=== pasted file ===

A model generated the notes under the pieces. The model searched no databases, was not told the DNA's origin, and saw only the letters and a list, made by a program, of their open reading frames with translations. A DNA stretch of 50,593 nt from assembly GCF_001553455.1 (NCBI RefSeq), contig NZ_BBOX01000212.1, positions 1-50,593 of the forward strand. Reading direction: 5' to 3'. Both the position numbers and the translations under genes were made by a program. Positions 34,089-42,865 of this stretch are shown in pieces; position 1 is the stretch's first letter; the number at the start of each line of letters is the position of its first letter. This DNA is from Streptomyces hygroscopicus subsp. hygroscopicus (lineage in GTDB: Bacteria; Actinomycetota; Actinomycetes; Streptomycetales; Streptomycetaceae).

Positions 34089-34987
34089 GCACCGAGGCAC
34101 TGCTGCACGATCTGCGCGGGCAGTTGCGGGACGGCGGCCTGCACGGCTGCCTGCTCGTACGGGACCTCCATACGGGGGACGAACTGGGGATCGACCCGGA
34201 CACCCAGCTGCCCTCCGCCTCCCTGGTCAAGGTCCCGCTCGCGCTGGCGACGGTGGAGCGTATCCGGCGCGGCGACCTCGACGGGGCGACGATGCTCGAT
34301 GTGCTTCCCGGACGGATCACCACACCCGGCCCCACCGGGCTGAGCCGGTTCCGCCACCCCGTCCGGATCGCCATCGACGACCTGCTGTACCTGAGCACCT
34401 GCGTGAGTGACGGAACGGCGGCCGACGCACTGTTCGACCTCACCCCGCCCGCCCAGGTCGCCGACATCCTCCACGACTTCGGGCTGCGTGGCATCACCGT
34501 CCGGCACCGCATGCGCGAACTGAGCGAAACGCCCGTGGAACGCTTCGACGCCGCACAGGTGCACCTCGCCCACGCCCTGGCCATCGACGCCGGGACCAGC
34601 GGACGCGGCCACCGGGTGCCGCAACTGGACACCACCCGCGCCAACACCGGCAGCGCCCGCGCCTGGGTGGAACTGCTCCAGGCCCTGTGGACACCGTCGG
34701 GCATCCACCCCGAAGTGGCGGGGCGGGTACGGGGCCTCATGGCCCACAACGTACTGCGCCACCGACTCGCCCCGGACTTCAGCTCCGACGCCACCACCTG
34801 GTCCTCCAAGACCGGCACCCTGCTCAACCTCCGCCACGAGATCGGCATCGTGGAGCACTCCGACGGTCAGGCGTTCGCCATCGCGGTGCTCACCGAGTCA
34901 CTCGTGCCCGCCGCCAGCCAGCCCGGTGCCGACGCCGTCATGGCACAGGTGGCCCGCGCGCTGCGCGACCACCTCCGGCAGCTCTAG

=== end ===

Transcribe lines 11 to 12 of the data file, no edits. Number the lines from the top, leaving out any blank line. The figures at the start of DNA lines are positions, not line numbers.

34801 GTCCTCCAAGACCGGCACCCTGCTCAACCTCCGCCACGAGATCGGCATCGTGGAGCACTCCGACGGTCAGGCGTTCGCCATCGCGGTGCTCACCGAGTCA
34901 CTCGTGCCCGCCGCCAGCCAGCCCGGTGCCGACGCCGTCATGGCACAGGTGGCCCGCGCGCTGCGCGACCACCTCCGGCAGCTCTAG